Apps for travelers and expats

Technology allows us to travel and move much more efficiently than would have ever been possible 20 years ago. I do try to be as minimalist as possible in my technology usage. Having accounts all over the world can present security threats. Additionally, simplifying our technology means less to carry around when traveling and moving, and less data to be stolen or lost. But, that said, I also like to be prepared. I have a 3-year old Macbook Pro and Tiffany has an older Macbook. These are pretty versatile, light, and have good battery life. For phones, I use a Galaxy Nexus and Tiffany has an iPhone 4. We also have some external drives for Time Machine and storing TV shows and such.

Keep in mind that we don’t just travel, but we are also expats. Every day is sort of like traveling for us, so our needs are broad. I will be listing the apps we use for our Macs and our phones (the OS in brackets just tells where we use it). Also I will break them into categories for general travel apps, apps for traveling Germany, and apps for traveling France.

 

General travel/expat apps

  • Aperture [Mac]: This is important for me, because I take a lot of photos when we travel, and I usually post the best ones to Flickr. This is why I’ve included it, though realistically it’s generally the sort of thing that you just need once you get home. Aperture is Apple’s pro photo processing app. If you are serious about photography, I highly recommend it.
  • DEVONthink Pro Office [Mac]: We use this to manage our paperless office. There is a lot of bureaucracy in France, and a lot of paper. I scan every paper we get, use OCR in DEVONthink (available only in the “Pro Office” version) to convert it to a searchable PDF, and file it in the database. Tiffany and I are currently sharing the database using the built-in Dropbox sync feature which saves the “sync store” to a shared Dropbox account. Note that you cannot store the database itself in Dropbox as this can lead to corruption, particularly if you access it from two computers at once. The Dropbox sync feature locks the sync store during writes, to prevent corruption. Unfortunately this makes use of Dropbox’s “Apps” feature, storing the files in a directory that cannot be shared using the normal sharing mechanism in Dropbox. To get around this, we both share a single Dropbox account. I must say that we had a sync problem last week that led to some changes being lost after a really big revision on one computer. But, I think if we are more careful when making large changes going forward we will be fine. I chose this solution over others, like Evernote, because I wanted the ability to control the database for security reasons and because free solutions go away.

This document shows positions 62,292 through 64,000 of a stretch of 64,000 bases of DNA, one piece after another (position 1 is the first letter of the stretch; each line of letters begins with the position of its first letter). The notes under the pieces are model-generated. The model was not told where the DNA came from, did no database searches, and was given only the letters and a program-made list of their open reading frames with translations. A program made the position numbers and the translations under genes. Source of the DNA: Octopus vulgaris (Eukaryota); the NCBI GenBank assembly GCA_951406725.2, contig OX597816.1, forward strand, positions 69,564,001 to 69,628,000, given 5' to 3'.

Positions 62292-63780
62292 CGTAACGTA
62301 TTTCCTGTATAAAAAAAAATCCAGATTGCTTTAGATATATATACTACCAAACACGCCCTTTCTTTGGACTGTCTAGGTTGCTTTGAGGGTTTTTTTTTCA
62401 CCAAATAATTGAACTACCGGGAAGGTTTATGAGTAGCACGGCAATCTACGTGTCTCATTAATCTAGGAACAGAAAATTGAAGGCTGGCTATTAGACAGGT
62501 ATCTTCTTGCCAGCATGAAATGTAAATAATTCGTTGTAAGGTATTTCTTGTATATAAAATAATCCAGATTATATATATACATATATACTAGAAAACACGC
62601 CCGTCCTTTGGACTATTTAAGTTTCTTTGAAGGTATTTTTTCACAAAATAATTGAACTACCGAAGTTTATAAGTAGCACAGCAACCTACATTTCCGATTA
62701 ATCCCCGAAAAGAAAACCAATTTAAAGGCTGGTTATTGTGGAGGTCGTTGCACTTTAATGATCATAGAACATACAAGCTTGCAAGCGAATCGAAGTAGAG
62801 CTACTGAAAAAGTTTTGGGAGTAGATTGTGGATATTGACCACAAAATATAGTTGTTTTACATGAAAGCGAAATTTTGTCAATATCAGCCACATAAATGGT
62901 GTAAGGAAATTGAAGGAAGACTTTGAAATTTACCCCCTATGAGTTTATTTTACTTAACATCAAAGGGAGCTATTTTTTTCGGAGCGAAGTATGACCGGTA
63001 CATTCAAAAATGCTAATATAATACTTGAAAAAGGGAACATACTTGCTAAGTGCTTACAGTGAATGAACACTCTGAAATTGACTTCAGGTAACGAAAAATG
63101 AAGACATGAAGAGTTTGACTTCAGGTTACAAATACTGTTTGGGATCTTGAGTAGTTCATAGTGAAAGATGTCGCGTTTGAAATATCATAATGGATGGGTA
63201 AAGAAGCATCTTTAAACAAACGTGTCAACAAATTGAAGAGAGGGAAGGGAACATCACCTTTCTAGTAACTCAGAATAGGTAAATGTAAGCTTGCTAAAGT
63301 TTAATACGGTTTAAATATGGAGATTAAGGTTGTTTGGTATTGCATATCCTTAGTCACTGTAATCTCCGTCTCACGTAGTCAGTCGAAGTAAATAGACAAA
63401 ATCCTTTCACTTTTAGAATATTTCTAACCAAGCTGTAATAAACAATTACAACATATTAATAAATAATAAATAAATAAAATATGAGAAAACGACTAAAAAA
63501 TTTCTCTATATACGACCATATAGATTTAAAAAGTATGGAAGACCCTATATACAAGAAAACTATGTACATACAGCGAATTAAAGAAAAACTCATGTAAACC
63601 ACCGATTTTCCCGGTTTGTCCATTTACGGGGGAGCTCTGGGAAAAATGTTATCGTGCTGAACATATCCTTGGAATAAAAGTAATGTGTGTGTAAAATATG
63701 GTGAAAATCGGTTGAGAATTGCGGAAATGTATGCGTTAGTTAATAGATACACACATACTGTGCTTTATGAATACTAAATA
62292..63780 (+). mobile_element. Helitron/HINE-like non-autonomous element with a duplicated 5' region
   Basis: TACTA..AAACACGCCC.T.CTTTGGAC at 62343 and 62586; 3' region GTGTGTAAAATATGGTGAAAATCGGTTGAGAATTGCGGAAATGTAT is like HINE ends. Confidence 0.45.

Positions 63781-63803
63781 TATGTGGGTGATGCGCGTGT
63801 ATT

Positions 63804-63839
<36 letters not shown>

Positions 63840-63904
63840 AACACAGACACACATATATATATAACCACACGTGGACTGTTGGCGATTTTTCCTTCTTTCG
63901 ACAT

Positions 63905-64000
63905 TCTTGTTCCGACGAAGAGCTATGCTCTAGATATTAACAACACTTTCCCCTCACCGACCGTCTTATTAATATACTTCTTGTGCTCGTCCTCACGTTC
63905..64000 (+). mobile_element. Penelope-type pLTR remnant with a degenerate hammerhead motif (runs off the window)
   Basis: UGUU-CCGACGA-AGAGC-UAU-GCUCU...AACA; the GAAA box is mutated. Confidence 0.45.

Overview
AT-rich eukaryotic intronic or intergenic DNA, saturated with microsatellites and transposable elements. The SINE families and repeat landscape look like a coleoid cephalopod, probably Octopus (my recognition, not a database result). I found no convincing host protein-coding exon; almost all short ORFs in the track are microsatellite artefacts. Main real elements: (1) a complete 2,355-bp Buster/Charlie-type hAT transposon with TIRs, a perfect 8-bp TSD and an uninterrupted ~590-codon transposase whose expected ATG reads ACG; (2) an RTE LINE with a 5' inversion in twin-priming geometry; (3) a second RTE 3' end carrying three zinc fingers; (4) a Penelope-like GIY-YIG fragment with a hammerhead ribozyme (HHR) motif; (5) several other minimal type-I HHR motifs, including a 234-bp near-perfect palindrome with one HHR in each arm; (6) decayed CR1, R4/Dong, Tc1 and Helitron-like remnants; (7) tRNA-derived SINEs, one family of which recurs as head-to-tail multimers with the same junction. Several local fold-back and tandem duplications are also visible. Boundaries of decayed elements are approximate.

• Dropbox [Mac], JottaCloud [Mac]: The cloud is important when traveling around. If my laptop is not handy, or broken, I may need to access files from another computer. You probably already have Dropbox (if not, click here for referral), but it’s a good way to have free cloud storage. The NSA undoubtedly has access, but it is more mature and stable than JottaCloud. I use JottaCloud for files that don’t change rapidly, due to past experiences with sync bugs. The nice thing about JottaCloud is that it has no operations in the US, meaning that the NSA will have a harder time getting access. JottaCloud doesn’t have a referral link, but if you ask me I can refer you with an email address.
  • Skype [Mac, Android]: I don’t like it much. It’s closed-source and buggy. But for some reason everybody uses it so it’s a must-have.
  • Google Hangouts [Android]: It’s horrible compared to Google Talk, which it replaced, but it’s my primary way of messaging from my phone (which I rarely do, really).
  • Wunderlist [Mac, Android, iOS]: As expats, there are always a lot of gears in motion to satisfy bureaucratic requirements. We use the free version of this app to sync our todo lists.